(5) at least one device for separately mixing the antigen and the particles with (1) the serum sample; (2) the positive control serum, and (3) the negative control serum, wherein in the assay if the serum sample contains the Pythium insidiosum antibodies which complex with the antigen, the particles are agglutinated and are compared to the positive and negative control serums; and
(b) testing the serum sample, negative and positive controls with the particles and the antigen to determine if there is agglutination of the latex particles by the sample serum. The method can be used for the testing on human serum or animal serum. Preferably the testing is of horse serum. Preferably the particles are latex. The incorporated prior art describes numerous types of particles which can be used.
FIG. 1 is a schematic view of micropipettes 14, 15 and 16 delivering an aliquot to inner surfaces 11, 12 and 13 of a test strip bounded by rings 17, 18 and 19. The surfaces 11, 12 and 13 are dark colored so as to be in contrast to the lighter colored particles.
In particular, a latex agglutination test was developed to detect anti-P. Insidiosum antibodies in animals and humans. This test proved to be very sensitive and specific. The development of a P. insidiosum-latex agglutination test allows clinicians to do early diagnosis in their clinical settings, thus shortening the time between diagnosis and treatment.
U.S. Pat. Nos. 5,795,719, 5,652,149, 5,290,517, 5,534,441 and 4,829,012, which are incorporated by reference, describe various types of agglutination assays using particles which agglutinate as a result of an antigen reaction with antibodies in serum. The assays can be a simple visual assay or can employ optical means. Typically the particles are modified to bind to the antigen which can be by chemical or physical means generally referred to herein as “complex”. All of this terminology is well known to those skilled in the art.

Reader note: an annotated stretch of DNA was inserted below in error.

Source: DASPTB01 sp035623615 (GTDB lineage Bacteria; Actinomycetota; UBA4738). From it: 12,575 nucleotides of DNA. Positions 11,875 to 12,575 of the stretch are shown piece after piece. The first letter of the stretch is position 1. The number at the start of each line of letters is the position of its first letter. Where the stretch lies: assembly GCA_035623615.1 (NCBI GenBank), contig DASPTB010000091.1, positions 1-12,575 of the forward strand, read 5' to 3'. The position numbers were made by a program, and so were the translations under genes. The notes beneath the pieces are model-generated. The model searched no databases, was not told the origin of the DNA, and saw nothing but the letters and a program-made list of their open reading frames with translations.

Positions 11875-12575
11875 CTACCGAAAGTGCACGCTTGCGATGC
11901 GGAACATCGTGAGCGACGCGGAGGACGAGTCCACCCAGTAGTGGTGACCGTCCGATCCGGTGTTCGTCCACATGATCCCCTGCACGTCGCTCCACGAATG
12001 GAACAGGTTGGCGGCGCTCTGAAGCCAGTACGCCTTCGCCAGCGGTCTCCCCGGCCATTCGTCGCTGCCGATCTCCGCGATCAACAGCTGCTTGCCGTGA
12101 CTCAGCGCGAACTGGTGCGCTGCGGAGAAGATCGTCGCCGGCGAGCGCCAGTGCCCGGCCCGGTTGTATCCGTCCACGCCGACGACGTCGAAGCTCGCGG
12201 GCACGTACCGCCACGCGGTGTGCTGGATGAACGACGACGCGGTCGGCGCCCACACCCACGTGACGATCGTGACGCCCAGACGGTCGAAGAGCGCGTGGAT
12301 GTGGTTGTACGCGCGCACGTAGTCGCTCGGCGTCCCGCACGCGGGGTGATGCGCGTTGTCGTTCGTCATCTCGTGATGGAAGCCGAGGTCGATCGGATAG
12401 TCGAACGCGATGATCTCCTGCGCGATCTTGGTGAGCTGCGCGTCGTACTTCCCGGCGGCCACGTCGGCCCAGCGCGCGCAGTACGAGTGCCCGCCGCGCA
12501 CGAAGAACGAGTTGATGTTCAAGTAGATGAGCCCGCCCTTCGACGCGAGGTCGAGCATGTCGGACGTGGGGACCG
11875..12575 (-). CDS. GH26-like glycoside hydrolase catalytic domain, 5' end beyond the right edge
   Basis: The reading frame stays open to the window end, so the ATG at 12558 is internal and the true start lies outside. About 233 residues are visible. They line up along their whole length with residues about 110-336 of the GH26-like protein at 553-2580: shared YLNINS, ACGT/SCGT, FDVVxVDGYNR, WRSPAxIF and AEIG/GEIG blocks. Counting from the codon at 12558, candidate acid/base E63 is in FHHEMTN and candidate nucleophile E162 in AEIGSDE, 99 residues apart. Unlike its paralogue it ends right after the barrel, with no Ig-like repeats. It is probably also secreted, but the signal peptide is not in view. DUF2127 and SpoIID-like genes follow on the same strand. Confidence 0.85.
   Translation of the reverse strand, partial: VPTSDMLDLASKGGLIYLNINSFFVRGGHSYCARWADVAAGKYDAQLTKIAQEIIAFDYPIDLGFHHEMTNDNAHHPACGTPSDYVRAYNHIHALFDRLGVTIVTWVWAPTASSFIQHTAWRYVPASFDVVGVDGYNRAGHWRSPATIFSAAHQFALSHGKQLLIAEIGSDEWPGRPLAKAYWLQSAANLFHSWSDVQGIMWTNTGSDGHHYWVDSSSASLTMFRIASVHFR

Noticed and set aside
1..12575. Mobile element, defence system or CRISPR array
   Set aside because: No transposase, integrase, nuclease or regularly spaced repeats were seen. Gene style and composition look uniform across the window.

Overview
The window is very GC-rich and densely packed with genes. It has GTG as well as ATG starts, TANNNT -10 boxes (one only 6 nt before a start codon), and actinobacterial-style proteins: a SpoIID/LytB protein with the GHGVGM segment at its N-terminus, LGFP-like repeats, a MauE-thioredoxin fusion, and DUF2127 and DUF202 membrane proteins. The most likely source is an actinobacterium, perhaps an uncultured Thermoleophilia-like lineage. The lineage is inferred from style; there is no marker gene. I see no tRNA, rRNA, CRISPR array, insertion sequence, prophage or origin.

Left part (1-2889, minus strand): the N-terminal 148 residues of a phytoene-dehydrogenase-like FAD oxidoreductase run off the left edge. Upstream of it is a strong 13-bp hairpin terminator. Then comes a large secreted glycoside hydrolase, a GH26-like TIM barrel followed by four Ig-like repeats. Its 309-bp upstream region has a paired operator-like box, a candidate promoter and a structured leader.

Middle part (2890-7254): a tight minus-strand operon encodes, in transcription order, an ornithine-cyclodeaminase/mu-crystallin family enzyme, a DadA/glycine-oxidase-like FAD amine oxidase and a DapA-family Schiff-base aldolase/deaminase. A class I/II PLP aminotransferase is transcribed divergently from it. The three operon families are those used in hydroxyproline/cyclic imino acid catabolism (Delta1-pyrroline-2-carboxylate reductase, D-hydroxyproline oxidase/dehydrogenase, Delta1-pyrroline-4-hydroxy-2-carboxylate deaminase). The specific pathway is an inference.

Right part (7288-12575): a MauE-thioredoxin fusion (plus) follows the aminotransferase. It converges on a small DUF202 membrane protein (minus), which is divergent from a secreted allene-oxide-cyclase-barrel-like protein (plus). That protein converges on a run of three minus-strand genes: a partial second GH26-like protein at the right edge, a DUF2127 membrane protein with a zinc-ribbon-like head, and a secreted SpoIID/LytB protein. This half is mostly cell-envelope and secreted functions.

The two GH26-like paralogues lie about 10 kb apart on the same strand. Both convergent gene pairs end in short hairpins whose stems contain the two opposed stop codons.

The preferred polystyrene latex particles are commonly available from Latex Beads, Sigma Chemicals, St. Louis, Mo. The particles generally have dimensions between about 0.8 and 0.9 microns. Test strips used are available from multiple sources.
The antigens were preferably obtained from those expressed into a growth medium extracellularly of the Pythium insidiosum. The antigens are described in U.S. Pat. Nos. 5,948,413 and 6,287,573, referred to above. The dominant antigens are 30-33 Kd in size as measured by gel electrophoresis.
Pythium insidiosum was deposited with the American Type Culture Collection under the Budapest Treaty as ATCC 74446 in the above U.S. patents. It was also deposited as ATCC 58643. It is available upon request by name and number. All restrictions on distribution of ATCC 74446 have been irrevocably removed. The address of the American Type Culture Collection is 10801 University Blvd. Manassas, Va. 20110-2209.
The proteins used in the method and kit of the present invention are isolated by (a) growing cells of Pythium insidiosum in a broth culture medium; (b) separating the cells from a supernatant of the culture medium which contains extracellular proteins; separating the combined proteins from the supernatant; mixing the separated proteins in sterile distilled water; and concentrating the proteins to remove low molecular weight components less than 10,000 MW.
The intracellular proteins can be produced in the same manner by killing the cells; disrupting the cells in sterile water; separating the disrupted cells from the water to produce a supernatant containing intracellular proteins. The intracellular and extracellular (expressed) proteins can be mixed together, although, because the antibodies in the serum are dominantly expressed as a result of exogens, it is preferred to use only the extracellular proteins.